Health and Safety Culture in the Primary Industry

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Published on 20/10/2015
Although the primary industry is the backbone of our economy, it has one of the highest percentages of injuries and deaths. 

This may be in part due to the physical nature of the work undertaken. But also it is not until someone close is seriously harmed or killed that we realise the seriousness of health and safety.

Many of us get frustrated with rules that seem beyond common sense.  However, businesses that simply rely on their workers applying common sense to their tasks have a fundamental misunderstanding about the workplace risks and their duties to mitigate that risk.  At the end of the day, we are all human and after a long day of work we can all make mistakes – some that could be fatal.

The good news is that more businesses in the primary industry not only understand that health and safety policies protect their workers, but also that a safe workplace benefits the business (at a fundamental level fewer accidents equals increased productivity).  This is a mind-set shift from viewing health and safety rules as mandatory red-tape to using health and safety processes to improve the business.

Businesses that are yet to make this shift need to do so urgently as the government is clamping down on businesses that do not put the health and safety of their workers first.  WorkSafe NZ has demonstrated that a relaxed attitude towards health and safety is no longer tolerable and the new Health and Safety at Work Act places greater incentives on businesses to put safety before profitability.  With harsher penalties, businesses cannot afford to have a relaxed attitude towards health and safety.

What are the new laws and what does this mean for me?

The Health and Safety at Work Act passed on 27 August 2015 and will come into force on 4 April 2016.  The Act is designed to encourage a stronger health and safety culture in New Zealand workplaces.

The changes are unlikely to significantly impact businesses that already have comprehensive health and safety policies and processes in place.  These businesses will already have a strong health and safety culture. However, you should take this opportunity to review your policies and processes to make sure that your business has a strong health and safety culture and complies with the new law.

If you need a health and safety plan or your plan needs updating, we recommend getting in touch with FarmOsh health and safety consultants (see contact details below).  FarmOsh helps farmers manage their health and safety obligations by undertaking on-farm assessments, developing Farm Safety Plans tailored to each farm and providing ongoing support.  Having an independent third party will provide you with an objective perspective to your health and safety practices and provide you with comfort that you are upholding your obligations.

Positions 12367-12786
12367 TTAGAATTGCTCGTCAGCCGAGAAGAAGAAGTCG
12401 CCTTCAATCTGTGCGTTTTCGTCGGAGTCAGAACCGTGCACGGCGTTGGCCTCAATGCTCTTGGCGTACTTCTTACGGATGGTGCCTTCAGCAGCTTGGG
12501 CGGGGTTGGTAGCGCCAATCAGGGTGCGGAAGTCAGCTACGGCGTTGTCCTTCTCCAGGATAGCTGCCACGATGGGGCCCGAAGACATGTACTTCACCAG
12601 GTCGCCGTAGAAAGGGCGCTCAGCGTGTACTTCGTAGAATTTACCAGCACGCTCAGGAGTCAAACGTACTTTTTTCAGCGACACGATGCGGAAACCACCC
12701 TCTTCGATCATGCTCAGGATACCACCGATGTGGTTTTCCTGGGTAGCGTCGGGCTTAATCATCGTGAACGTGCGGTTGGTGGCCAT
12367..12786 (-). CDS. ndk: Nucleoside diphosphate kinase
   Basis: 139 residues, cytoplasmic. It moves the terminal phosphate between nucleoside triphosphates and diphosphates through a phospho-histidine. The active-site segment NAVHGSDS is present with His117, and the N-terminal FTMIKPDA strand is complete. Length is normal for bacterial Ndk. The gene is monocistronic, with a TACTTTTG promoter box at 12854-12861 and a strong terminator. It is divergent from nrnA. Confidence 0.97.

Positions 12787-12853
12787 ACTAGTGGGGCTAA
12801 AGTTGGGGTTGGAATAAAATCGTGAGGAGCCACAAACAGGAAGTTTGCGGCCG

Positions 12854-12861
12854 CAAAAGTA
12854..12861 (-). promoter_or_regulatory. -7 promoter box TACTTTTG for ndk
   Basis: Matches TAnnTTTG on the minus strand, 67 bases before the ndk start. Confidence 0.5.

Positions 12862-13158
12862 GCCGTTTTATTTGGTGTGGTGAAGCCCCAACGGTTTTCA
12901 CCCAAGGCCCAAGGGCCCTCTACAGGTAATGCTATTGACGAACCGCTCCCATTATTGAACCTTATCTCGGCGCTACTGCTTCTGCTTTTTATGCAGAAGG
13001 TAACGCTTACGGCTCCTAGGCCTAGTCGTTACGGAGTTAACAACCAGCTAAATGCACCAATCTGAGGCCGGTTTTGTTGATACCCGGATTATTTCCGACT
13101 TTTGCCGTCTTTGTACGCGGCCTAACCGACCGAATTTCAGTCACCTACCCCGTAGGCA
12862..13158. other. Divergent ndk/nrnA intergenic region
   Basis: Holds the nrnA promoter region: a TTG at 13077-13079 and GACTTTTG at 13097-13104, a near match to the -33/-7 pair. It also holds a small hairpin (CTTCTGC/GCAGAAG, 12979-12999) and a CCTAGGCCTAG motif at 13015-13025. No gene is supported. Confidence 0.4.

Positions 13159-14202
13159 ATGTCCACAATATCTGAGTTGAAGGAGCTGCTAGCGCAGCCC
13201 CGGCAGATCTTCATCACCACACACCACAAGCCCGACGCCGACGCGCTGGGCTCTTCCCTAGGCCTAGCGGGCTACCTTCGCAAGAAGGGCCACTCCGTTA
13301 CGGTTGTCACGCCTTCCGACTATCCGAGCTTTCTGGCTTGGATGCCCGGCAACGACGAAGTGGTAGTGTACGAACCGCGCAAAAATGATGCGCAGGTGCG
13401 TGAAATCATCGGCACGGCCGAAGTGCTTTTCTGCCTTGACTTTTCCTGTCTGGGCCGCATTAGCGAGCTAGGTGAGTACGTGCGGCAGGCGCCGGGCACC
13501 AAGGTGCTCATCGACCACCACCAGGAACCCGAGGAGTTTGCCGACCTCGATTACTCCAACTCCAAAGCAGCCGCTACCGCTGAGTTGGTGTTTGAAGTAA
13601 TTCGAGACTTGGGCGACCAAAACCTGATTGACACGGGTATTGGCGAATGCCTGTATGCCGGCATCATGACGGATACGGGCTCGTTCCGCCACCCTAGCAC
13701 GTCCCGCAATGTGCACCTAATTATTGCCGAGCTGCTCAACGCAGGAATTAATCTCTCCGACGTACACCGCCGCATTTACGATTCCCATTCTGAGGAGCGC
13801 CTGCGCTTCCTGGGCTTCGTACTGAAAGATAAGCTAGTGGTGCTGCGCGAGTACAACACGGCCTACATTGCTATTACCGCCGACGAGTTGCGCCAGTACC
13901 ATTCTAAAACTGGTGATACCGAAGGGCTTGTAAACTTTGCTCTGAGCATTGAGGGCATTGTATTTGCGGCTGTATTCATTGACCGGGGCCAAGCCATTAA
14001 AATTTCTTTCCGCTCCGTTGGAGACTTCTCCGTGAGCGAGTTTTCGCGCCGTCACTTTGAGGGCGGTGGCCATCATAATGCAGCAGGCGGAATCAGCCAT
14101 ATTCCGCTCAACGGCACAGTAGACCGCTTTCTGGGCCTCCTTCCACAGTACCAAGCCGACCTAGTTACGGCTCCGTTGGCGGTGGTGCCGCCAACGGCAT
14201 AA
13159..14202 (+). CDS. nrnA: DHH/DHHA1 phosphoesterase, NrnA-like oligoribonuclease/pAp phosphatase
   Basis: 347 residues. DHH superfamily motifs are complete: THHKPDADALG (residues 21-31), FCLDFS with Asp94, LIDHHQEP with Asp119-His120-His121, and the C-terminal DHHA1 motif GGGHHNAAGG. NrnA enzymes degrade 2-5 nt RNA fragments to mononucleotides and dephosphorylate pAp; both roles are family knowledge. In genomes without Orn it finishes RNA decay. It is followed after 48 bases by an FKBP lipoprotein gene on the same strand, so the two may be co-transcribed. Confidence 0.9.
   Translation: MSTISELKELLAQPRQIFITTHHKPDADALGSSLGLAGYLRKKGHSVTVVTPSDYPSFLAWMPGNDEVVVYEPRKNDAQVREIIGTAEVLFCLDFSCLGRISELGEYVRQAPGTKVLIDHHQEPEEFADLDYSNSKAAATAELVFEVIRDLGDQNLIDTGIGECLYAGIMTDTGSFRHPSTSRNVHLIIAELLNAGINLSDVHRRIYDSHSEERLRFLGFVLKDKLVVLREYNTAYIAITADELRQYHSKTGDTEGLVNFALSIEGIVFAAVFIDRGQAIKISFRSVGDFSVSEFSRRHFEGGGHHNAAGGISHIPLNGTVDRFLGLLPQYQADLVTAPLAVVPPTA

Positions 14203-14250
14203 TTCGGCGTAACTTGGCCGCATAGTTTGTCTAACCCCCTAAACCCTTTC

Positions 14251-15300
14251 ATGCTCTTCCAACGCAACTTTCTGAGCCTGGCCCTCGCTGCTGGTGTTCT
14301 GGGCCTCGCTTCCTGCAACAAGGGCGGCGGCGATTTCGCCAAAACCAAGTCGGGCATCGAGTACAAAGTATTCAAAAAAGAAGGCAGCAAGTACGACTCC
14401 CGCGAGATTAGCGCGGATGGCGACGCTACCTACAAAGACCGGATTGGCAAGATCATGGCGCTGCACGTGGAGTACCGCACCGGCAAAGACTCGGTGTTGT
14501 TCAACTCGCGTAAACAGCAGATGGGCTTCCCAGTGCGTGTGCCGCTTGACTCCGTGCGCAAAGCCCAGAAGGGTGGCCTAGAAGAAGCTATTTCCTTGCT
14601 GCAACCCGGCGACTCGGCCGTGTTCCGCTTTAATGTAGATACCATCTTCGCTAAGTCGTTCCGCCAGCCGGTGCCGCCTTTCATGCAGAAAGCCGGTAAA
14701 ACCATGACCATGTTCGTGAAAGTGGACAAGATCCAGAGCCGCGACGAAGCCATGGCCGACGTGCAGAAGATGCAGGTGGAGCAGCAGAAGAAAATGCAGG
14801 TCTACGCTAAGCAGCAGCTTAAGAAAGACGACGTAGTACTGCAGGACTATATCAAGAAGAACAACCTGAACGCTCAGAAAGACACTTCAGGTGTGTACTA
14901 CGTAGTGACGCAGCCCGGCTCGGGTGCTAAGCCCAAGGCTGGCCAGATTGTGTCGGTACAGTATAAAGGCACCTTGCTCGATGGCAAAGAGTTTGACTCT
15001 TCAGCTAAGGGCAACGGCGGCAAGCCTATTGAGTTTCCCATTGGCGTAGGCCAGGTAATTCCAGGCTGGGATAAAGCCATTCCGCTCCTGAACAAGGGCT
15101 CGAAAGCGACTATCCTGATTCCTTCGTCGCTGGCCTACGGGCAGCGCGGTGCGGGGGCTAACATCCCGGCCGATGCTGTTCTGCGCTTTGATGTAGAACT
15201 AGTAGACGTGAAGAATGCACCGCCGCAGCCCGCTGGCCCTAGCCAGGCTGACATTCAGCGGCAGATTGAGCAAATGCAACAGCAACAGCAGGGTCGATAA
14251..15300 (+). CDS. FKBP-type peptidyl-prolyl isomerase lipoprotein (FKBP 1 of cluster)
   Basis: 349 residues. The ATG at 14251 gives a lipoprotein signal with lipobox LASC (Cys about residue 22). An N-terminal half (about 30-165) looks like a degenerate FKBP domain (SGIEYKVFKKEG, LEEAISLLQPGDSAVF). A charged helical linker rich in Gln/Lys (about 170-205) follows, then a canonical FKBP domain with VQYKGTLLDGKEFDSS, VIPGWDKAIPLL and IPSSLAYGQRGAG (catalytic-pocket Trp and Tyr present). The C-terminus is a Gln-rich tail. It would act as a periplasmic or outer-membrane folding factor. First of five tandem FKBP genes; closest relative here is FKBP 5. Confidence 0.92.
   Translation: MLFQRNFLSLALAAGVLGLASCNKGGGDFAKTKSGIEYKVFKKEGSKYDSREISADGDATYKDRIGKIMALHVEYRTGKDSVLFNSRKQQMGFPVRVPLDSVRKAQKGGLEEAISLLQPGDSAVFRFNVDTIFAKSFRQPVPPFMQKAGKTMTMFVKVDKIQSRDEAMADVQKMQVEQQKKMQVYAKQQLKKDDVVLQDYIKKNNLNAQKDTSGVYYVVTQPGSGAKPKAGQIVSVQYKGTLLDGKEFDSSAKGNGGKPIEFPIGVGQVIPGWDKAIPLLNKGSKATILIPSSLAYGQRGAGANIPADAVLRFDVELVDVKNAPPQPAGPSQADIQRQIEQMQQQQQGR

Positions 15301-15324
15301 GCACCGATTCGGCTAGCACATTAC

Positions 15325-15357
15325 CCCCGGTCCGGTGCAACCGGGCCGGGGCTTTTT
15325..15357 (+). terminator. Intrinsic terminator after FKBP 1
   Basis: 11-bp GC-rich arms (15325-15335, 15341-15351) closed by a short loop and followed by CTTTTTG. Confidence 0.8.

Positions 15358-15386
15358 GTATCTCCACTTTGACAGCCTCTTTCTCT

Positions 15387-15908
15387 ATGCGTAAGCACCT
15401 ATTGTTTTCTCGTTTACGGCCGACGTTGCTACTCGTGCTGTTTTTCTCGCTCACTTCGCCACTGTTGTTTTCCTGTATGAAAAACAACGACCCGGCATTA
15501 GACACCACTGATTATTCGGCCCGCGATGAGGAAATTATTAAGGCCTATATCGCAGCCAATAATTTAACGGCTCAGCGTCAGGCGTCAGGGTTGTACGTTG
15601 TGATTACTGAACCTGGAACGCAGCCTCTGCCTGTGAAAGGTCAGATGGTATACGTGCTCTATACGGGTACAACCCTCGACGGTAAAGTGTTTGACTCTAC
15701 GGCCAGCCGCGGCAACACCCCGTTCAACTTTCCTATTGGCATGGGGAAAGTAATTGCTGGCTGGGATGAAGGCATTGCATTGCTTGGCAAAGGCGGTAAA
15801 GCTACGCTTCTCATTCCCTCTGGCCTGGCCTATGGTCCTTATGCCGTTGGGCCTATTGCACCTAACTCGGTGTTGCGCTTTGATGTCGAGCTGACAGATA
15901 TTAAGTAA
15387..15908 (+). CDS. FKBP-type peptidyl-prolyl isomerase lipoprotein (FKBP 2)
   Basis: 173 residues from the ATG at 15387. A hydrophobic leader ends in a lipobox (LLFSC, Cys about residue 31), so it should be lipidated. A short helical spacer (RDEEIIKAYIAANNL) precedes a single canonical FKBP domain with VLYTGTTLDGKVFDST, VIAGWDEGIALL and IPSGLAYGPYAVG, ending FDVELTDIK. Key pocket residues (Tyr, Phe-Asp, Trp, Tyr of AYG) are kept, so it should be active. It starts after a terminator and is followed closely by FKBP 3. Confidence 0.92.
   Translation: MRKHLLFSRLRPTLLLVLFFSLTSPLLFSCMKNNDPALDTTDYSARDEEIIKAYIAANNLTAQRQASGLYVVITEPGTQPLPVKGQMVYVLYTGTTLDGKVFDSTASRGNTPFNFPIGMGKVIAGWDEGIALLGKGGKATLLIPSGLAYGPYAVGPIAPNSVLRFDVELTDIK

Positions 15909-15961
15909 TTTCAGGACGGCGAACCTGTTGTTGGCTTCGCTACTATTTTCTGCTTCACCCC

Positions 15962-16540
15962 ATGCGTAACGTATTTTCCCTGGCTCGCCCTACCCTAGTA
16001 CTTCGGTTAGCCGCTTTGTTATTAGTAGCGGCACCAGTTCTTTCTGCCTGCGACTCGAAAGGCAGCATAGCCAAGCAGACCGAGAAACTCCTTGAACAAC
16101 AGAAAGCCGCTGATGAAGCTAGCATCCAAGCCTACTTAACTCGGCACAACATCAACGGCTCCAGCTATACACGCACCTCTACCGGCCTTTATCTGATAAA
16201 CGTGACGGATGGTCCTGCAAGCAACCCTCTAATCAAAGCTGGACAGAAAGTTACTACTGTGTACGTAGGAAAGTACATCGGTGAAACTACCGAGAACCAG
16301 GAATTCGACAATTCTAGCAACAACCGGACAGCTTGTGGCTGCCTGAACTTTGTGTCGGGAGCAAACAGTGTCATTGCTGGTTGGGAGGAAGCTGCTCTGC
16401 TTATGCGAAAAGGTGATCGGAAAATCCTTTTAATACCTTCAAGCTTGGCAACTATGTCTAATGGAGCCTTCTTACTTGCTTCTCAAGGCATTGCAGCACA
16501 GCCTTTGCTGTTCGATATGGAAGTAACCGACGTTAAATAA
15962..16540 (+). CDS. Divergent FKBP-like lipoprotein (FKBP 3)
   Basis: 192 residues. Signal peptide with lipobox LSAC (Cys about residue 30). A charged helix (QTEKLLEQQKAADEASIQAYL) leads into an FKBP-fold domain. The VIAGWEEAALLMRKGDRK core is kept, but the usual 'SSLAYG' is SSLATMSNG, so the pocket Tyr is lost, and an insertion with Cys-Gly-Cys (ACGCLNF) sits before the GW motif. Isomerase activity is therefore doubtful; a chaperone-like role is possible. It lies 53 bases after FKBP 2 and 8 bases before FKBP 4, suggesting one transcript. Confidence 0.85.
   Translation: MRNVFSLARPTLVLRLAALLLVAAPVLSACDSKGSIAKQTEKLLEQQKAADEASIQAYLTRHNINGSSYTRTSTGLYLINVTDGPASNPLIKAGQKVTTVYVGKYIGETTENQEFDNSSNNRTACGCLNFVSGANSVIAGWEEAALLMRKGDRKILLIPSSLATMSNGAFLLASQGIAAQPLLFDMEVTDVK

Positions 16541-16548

What exactly is changing?

Key parts of the law include:
  • All persons “conducting a business or undertaking” (“PCBU”) have a primary duty to work with other PCBUs to ensure the safety of all workers.  This includes all workplaces, work activities and working relationships.
  • Key individuals (directors or partners) have a duty to understand the health and safety aspects of the business and ensure compliance.  If these individuals breach their duties, they can be personally liable and may be subject to conviction or fines.
  • All businesses must engage with workers and have effective practices that allow workers to participate in improving health and safety practices on an ongoing basis.
  • Workers may request that the PCBU elect a health and safety representative.  Businesses with fewer than 20 workers that are not classified as high risk are excluded from this requirement.  Regulations are currently being drafted to classify high risk industries. Dairy farming is likely to be excluded.
  • There is an extended duty to notify Worksafe NZ of health and safety incidents.  The duty now covers accidents and incidents which expose a person to serious risk.
  • Workers’ rights to cease work where the work exposes a serious health and safety risk now applies to contractors.
  • There is a significant increase in penalties for failing to comply.

The law makes it clear that while farming businesses have a duty ensure that the farm is a safe workplace, the duties apply only to the parts of the farm where workers are working.  The duties do not apply to the farm house (although landlords have obligations to provide safe accommodation under the Residential Tenancies Act) or any other part of the farm unless work is being carried out in that part at the time.  People who enter the farm also have a duty to ensure their own safety.

What happens next?

The Ministry of Business, Innovation and Employment and WorkSafe NZ are currently developing regulations and guidance material to help PCBUs meet their duties under the new law.

Where can I find out more?

If you need help with your health and safety policies or have any questions please contact BlackmanSpargo on 07 343 9393 or

Contact Dave Woolerton at FarmOSH on 0800 132 766 or

WorkSafe NZ has just launched a new information website specifically providing health and safety guidance for farms:

DairyNZ also provides a compliance toolkit for farmers:


The information in our articles is general information only and does not constitute legal or other professional advice. We try to keep the information up to date. However, to the fullest extent permitted by law, we disclaim all warranties, express or implied, in relation to this article - including (without limitation) warranties as to accuracy, completeness and fitness for any particular purpose. Please seek independent advice before acting on any information in this article.


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